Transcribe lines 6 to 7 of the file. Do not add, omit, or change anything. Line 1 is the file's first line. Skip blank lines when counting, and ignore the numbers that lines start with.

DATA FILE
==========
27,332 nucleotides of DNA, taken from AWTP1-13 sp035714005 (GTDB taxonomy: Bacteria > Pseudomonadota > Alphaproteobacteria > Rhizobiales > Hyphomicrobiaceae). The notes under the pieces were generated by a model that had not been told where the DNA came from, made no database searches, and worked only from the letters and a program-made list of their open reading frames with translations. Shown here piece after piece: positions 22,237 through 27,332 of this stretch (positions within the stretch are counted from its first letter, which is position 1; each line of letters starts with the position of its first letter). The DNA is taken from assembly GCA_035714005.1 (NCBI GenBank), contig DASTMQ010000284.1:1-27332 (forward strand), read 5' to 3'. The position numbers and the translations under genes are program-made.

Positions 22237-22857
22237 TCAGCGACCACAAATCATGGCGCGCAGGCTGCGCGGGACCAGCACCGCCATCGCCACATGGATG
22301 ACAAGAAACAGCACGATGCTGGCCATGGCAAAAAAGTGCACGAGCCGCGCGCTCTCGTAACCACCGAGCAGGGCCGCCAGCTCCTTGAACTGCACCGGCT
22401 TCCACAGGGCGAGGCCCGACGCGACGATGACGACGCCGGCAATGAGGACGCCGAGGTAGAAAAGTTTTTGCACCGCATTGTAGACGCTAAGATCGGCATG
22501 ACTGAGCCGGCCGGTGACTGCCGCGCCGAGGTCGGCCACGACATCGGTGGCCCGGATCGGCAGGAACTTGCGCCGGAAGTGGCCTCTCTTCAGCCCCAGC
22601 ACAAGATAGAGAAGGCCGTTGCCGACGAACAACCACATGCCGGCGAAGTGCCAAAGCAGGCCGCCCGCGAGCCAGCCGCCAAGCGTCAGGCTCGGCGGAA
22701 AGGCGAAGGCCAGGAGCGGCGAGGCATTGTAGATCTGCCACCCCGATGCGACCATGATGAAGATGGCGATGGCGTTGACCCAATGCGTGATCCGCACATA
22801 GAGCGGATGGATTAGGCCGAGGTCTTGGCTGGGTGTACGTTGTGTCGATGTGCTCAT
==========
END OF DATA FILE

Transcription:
22501 ACTGAGCCGGCCGGTGACTGCCGCGCCGAGGTCGGCCACGACATCGGTGGCCCGGATCGGCAGGAACTTGCGCCGGAAGTGGCCTCTCTTCAGCCCCAGC
22601 ACAAGATAGAGAAGGCCGTTGCCGACGAACAACCACATGCCGGCGAAGTGCCAAAGCAGGCCGCCCGCGAGCCAGCCGCCAAGCGTCAGGCTCGGCGGAA